Making a Sticky Barrier Band

Reduce the number of spongy moth (Lymantria dispar) [formerly known as “gypsy moth”] caterpillars in your trees by putting up barrier bands before the caterpillars start to hatch in mid-May. Caterpillars crawling up the trees will mire down in the sticky material and die. Bands can keep caterpillars from migrating to other trees or from climbing back up if they fall off the tree (surprisingly common!).

Make barrier bands using duct tape and a waterproof, sticky material such as the Tanglefoot or petroleum jelly. When the bark is dry, wrap duct tape around the tree, shiny side out, pressing the tape firmly into the bark cracks to prevent caterpillars from slipping under the bands. The tape should be wrapped a few inches wide and placed around the tree trunk at chest height – about four feet above the ground.

Try using sticky barriers like duct tape and petroleum jelly to trap caterpillars from April into the summer.

A band of duct tape is needed to protect the tree bark from the sticky material, which could disfigure or kill the tree if applied directly. Smear the sticky material along the center of the band. (If you choose to use petroleum jelly, allow at least two inches of uncoated band under the jelly as it can melt and flow downward.) Periodically check the barrier bands to make sure they have not been clogged with insects, dirt or debris. Apply more sticky material as needed; check especially after a rain. You can take the barrier bands down in late July after spongy moth caterpillars have pupated.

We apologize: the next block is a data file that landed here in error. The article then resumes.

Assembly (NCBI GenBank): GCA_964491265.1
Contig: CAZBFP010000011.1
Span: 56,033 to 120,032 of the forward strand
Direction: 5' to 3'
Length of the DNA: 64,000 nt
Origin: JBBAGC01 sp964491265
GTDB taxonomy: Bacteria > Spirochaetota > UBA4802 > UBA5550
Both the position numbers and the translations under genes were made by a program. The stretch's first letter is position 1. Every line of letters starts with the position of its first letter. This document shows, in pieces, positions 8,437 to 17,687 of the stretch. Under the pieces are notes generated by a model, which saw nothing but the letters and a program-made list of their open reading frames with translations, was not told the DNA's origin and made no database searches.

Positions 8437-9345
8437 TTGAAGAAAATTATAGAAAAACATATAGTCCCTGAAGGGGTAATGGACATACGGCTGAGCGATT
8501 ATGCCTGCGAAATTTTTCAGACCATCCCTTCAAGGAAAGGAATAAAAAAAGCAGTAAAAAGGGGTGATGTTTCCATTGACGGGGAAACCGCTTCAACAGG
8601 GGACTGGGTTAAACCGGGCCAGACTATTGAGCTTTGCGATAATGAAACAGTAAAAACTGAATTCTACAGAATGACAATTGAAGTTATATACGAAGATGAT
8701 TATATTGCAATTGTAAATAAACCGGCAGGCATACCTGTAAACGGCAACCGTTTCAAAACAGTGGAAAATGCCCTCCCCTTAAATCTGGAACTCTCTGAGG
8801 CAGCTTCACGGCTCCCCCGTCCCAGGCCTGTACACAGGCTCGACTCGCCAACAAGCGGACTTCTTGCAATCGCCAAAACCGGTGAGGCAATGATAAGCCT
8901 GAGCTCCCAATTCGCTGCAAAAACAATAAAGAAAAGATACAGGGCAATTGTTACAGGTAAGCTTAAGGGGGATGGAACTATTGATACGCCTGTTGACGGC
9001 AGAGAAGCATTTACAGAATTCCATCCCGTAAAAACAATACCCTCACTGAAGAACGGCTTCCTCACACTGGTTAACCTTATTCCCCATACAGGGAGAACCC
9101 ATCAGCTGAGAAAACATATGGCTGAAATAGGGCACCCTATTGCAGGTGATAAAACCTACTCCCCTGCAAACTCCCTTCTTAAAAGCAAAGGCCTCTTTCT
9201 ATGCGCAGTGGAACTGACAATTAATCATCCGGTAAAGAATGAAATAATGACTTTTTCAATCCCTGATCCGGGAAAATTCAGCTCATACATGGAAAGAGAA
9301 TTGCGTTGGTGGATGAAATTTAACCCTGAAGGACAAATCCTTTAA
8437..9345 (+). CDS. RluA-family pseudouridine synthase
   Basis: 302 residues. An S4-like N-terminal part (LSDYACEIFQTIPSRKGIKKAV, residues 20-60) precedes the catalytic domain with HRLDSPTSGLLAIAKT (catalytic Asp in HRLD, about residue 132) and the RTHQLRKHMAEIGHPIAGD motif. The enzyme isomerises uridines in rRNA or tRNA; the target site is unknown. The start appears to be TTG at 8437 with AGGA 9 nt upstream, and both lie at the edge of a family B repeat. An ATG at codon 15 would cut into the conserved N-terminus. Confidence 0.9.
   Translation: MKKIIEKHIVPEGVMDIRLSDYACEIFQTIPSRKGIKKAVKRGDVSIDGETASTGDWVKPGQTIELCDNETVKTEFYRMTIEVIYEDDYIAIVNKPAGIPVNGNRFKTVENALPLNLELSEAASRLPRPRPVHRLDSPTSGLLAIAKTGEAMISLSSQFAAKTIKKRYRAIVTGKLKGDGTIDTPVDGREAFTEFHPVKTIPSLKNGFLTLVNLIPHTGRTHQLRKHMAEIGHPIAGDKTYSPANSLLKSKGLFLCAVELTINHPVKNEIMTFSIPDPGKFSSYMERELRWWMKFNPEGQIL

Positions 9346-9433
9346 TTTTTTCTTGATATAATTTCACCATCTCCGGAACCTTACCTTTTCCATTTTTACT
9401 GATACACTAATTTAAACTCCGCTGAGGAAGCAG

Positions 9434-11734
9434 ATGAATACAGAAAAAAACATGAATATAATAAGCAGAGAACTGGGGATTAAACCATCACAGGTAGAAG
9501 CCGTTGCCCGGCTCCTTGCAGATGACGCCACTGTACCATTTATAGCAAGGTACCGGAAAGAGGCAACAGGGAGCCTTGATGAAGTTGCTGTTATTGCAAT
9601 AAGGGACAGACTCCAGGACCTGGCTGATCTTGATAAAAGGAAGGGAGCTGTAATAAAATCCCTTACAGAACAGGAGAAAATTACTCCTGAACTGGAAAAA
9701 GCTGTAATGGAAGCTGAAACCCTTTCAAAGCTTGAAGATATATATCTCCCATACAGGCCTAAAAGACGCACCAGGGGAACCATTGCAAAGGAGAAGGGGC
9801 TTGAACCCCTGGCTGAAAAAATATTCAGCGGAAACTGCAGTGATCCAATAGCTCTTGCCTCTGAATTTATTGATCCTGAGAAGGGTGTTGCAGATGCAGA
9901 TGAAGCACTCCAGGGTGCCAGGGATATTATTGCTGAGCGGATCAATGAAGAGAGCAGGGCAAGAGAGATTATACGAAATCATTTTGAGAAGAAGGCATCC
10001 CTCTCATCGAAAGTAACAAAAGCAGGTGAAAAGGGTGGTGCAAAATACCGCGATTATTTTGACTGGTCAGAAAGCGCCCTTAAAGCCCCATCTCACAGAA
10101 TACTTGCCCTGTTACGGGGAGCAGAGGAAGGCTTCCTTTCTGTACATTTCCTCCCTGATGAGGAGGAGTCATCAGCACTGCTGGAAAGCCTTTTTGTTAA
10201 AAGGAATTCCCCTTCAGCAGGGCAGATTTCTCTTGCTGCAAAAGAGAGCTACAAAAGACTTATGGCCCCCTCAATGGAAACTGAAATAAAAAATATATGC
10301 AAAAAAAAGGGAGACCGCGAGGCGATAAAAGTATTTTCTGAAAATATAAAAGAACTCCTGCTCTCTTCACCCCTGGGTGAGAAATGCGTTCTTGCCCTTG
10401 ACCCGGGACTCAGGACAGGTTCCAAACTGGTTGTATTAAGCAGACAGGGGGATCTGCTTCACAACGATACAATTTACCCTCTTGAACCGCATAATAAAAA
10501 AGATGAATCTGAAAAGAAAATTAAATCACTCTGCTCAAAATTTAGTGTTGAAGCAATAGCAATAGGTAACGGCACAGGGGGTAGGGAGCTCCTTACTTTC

Recently, similar sticky-band trapping methods (for the invasive spotted lanternfly) have caused concerns for birds in Pennsylvania and other mid-Atlantic states. To help reduce risks to birds, consider placing chickenwire or mesh screening over the sticky bands to prevent birds from contacting the sticky surface. See this page for additional info about preventing bird contact.

Adapted From: “Containing Gypsy Moth”.  Andrea Diss. August, 1998.  Wisconsin Natural Resources Magazine. Photo Credit: Bob Queen, WI DNR